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No inheritance for my kids, rich Jewish philanthropist vows

Russian oligarch Mikhail Fridman, worth $13b., says he want his children to make their own way, will give fortune to charity instead

Mikhail Fridman singing at Musical Marathon 5775 in Moscow on June 24, 2014. (Photo courtesy Russian Jewish Congress)
Mikhail Fridman singing at Musical Marathon 5775 in Moscow on June 24, 2014. (Photo courtesy Russian Jewish Congress)

Russian-Jewish billionaire Mikhail Fridman, whose net worth was valued by Forbes magazine at $13.3 billion, announced recently that he would give his entire fortune to charity and leave nothing to his children.

Fridman, who the financial magazine says is Russia’s second richest man, told a crowd at the Forbes Club in Russia on Friday that he thought his children would be better off not inheriting his money.

“I’m not a big fan of such public statements, but I can say that I am going to transfer all my money to charity. I don’t plan to transfer any money to my children,” Fridman said, according to a translation by Russia Today.

The billionaire said he wanted his children to forge their owns paths, like he did. The wealthy father also said he was afraid that giving his children large quantities of money could put them at risk.

He mentioned that his eldest daughter Laura, who is now 22 years old, could be targeted by men with sinister intentions. He has four children all together, the youngest of which is 10-years-old.

Fridman, co-owner of the Alfa Group — the biggest financial and industrial investment group in Russia — said his business partners also made the same decision about who would inherit their fortunes.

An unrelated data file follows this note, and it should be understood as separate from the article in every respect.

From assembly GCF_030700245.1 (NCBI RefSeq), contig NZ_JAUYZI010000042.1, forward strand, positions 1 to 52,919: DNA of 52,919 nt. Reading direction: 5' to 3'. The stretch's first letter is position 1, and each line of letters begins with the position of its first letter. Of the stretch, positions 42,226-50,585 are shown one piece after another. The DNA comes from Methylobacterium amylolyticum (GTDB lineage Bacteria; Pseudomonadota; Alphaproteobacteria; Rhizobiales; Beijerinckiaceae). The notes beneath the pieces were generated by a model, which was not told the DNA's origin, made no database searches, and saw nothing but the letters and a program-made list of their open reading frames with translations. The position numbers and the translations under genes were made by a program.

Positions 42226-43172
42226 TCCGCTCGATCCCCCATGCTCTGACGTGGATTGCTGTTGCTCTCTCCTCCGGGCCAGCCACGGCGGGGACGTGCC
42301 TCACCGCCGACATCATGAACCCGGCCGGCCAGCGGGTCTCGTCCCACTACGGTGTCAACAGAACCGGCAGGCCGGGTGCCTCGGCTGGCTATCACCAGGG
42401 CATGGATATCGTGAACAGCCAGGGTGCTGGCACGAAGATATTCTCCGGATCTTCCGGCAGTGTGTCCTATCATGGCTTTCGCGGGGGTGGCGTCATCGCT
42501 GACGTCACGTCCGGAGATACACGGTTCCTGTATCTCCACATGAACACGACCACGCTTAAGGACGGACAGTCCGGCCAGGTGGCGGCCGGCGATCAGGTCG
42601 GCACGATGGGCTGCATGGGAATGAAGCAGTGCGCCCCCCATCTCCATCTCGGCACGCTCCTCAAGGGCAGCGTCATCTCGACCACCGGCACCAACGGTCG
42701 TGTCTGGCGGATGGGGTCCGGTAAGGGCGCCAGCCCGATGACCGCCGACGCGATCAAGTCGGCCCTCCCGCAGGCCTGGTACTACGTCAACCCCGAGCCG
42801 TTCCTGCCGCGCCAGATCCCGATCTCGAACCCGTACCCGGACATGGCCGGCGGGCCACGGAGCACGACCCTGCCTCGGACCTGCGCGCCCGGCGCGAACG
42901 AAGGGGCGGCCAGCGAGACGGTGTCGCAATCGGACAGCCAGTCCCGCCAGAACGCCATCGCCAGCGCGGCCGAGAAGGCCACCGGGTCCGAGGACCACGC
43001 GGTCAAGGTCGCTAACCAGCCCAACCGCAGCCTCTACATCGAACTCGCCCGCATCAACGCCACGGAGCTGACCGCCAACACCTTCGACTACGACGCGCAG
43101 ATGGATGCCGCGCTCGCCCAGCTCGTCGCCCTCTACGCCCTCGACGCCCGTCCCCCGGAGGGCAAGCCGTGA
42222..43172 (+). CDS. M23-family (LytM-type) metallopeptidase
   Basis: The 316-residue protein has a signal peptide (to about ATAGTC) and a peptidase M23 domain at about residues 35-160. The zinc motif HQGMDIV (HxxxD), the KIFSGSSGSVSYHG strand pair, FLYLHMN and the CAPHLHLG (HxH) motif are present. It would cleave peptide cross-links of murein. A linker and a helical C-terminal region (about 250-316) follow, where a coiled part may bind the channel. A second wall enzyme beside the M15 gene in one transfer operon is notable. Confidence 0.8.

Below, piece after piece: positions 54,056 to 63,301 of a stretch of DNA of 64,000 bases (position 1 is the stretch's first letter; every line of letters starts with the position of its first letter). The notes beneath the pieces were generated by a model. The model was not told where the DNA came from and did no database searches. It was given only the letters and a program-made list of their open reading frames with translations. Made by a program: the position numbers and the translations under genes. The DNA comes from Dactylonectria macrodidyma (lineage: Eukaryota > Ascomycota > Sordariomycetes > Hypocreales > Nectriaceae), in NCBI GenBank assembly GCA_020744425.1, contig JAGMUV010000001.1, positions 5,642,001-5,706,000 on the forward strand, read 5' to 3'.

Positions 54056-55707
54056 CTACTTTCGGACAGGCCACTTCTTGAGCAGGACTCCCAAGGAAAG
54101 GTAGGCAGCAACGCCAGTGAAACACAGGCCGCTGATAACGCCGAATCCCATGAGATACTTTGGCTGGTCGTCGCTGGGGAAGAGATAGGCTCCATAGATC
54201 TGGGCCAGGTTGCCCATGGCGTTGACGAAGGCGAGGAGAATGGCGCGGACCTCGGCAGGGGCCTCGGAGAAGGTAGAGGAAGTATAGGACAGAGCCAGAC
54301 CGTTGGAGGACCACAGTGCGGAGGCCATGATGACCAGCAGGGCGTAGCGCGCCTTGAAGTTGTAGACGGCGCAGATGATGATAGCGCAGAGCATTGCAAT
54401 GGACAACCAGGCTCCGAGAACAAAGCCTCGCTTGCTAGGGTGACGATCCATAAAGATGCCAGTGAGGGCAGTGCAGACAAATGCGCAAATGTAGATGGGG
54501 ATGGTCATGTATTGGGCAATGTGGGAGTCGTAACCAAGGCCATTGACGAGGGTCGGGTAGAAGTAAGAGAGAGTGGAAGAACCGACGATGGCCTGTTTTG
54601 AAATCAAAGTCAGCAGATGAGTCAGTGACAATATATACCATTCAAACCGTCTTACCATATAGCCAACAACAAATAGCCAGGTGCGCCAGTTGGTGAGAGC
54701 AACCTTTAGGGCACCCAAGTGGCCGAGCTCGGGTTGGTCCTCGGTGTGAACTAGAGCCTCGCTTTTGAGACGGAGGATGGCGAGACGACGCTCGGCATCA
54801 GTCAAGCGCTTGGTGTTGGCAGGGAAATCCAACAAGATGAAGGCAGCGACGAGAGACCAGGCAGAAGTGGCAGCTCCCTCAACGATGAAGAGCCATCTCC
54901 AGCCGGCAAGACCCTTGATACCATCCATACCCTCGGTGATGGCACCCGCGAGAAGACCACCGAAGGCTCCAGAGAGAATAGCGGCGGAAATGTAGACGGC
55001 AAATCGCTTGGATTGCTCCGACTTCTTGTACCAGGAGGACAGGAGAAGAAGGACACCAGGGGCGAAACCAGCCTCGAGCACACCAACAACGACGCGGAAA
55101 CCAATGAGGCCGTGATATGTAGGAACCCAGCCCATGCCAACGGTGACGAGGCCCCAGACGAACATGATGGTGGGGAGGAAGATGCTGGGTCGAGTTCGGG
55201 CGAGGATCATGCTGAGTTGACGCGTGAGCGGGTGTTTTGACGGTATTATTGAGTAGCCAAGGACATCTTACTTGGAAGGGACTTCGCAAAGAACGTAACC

The Russian oligarch in the past has used his wealth and power to try and boost Jewish culture as well as influence Israeli politics.

In 2012, Fridman’s Genesis Philanthropy Group founded the Genesis Prize, for which Israel’s prime minister annually awards $1 million to Jews who win global recognition due to their achievements in the fields of science and the arts.

Left to right: Jewish Agency chairman Natan Sharansky, Genesis Philanthropy Group chairman Mikhail Fridman, Prime Minister Benjamin Netanyahu and Cabinet secretary general Tzvi Hauser (photo credit: Amos Ben Gershom/Flash90)
Left to right: Jewish Agency chairman Natan Sharansky, Genesis Philanthropy Group chairman Mikhail Fridman, Prime Minister Benjamin Netanyahu and Cabinet secretary general Tzvi Hauser (photo credit: Amos Ben Gershom/Flash90)

In his address at the first Genesis award ceremony, which honored former New York Mayor Michael Bloomberg , Fridman said Judaism is a roadmap to success in life, with a unique ability to inspire innovation.

“Our forbears have left us something far more valuable than land, castles or titles,” Fridman said. “They left us the word, the book and a set of values and rules which, if understood correctly and applied diligently, lead to the ultimate reward in life — a sense of fulfillment and self-actualization.

In 2013, Fridman, along with 99 other Russian Jewish notables, sent a letter to Prime Minister Benjamin Netanyahu calling on him to ignore recent pleas by American Jews to cede land for peace.

JTA contributed to this article

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